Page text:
Preeclampsia is the development of high blood pressure (hypertension), puffiness (edema), and
protein in the urine (albuminuria). Preeclampsia develops primarily in women pregnant for the first time who have high blood
pressure or blood vessel disease.
You can ask your health care
provider placental growth factor (PIGF) urinary dipstick test. At least one study showed that preeclamptic women had low PIGF
Why prevention is essential
If not treated, eclampsia develops in 1/200 of preeclamptic women and can be fatal if not treated.
That's why if you're pregnant, it's essential to lose weight, which will bring down blood pressure in most women
and follow other self-care measures to insure you do not ecome eclamptic.
What self-care measures can help prevent preeclampsia and eclampsia?
*Cook with garlic and take 2 garlic capsules 3X/day to lower blood pressure
*Eat 5-7 fruits and vegetables every day, drink carrot/celery or carrot parsley fresh juice every day (buy a
juicer online or at health food store), eat grains daily instead of eating bread or processed cereals(including brown rice,
buckwheat, millet and oats
*Drink steam-distilled water only and
make sure you drink 8 glasses of it a day
*Avoid all animal fats
(meat, milk, cheese, bacon, beef, bouillons, chiken liver, corned beef, gravies, pork, sausage, and smoked or processed meats
*Avoid all alcohol, caffeine (including in chocolate), and tobacco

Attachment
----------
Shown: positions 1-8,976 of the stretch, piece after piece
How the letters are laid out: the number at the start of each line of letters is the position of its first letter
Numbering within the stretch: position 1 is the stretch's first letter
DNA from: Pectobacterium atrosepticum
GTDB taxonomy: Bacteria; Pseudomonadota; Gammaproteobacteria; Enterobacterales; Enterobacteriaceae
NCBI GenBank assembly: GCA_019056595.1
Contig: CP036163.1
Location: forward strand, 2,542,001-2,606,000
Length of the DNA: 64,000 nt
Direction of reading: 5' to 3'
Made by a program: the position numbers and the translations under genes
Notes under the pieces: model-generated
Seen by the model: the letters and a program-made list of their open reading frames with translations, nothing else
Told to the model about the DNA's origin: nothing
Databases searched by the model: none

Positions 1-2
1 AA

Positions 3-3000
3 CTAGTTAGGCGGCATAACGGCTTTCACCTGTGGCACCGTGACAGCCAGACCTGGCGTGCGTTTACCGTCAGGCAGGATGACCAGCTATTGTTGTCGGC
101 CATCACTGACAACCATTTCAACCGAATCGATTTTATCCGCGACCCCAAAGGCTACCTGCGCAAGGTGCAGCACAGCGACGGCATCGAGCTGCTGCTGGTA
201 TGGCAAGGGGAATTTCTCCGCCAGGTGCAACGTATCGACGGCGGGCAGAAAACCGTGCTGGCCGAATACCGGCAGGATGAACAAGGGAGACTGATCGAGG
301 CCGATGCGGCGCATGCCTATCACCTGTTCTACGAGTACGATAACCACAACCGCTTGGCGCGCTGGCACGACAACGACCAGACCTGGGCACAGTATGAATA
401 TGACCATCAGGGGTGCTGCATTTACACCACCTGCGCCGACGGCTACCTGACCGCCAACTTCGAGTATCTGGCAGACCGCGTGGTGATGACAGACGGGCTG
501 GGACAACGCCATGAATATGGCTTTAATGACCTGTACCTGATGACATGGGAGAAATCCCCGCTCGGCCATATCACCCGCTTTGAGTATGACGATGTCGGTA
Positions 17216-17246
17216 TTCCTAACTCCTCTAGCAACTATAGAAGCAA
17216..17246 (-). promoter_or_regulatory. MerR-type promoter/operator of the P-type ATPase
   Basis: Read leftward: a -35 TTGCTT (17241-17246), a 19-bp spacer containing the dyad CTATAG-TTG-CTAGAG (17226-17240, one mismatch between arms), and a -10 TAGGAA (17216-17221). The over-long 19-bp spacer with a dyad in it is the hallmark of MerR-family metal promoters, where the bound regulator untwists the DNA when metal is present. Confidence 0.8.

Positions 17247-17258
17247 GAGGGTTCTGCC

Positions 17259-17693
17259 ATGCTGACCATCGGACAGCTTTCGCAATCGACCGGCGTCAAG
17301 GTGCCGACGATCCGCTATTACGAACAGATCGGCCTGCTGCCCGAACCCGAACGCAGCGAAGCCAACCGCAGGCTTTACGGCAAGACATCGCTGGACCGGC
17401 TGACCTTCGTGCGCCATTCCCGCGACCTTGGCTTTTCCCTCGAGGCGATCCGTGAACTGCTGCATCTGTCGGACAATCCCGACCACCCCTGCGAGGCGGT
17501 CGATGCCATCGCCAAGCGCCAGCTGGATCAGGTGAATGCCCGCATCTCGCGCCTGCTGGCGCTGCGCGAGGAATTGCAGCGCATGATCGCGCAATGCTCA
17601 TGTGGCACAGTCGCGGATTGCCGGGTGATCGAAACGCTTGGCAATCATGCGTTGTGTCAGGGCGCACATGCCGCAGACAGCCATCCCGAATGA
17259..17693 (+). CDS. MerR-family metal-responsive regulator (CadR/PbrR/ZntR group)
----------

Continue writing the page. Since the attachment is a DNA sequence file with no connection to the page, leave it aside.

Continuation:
*Avoid antihistamines except under a doctor's care
*Avoid artificial sweeteners
enzyme coq10 capsules, 100 mg daily to lower blood pressure
only olive oil for salad dressing and for cooking, eat fish several times a week, and grind flaxseeds and put in daily salads
or take flaxseed capsules daily (as directed on label) to reduce blood pressure
*Lose weight if overweight by slowly building up to walking 20 minutes a day.
*Sprinkle lecithin granules (health food store or online) in salads, soups, and drinks, 1 tbsp
3 times daily to emulsify fat and lower blood pressure
and magnesium citrate capsules daily; deficincies have been linked to high blood pressure
Sources and Resources
"Preeclampsia and Eclampsia,"
The Merck Manual, Merck & Co., Rahway, NJ, pp. 1870-71. "High Blood Pressure," Prescription for Nutritional
Healing, Balch & Balch, Avery Publishers, 1997, pp. 320-324. "Detecting Preeclampsia Before It Starts," Clinican Reviews, February, 2005, p. 34, 19.
2006, 2014 Carolyn Chambers Clark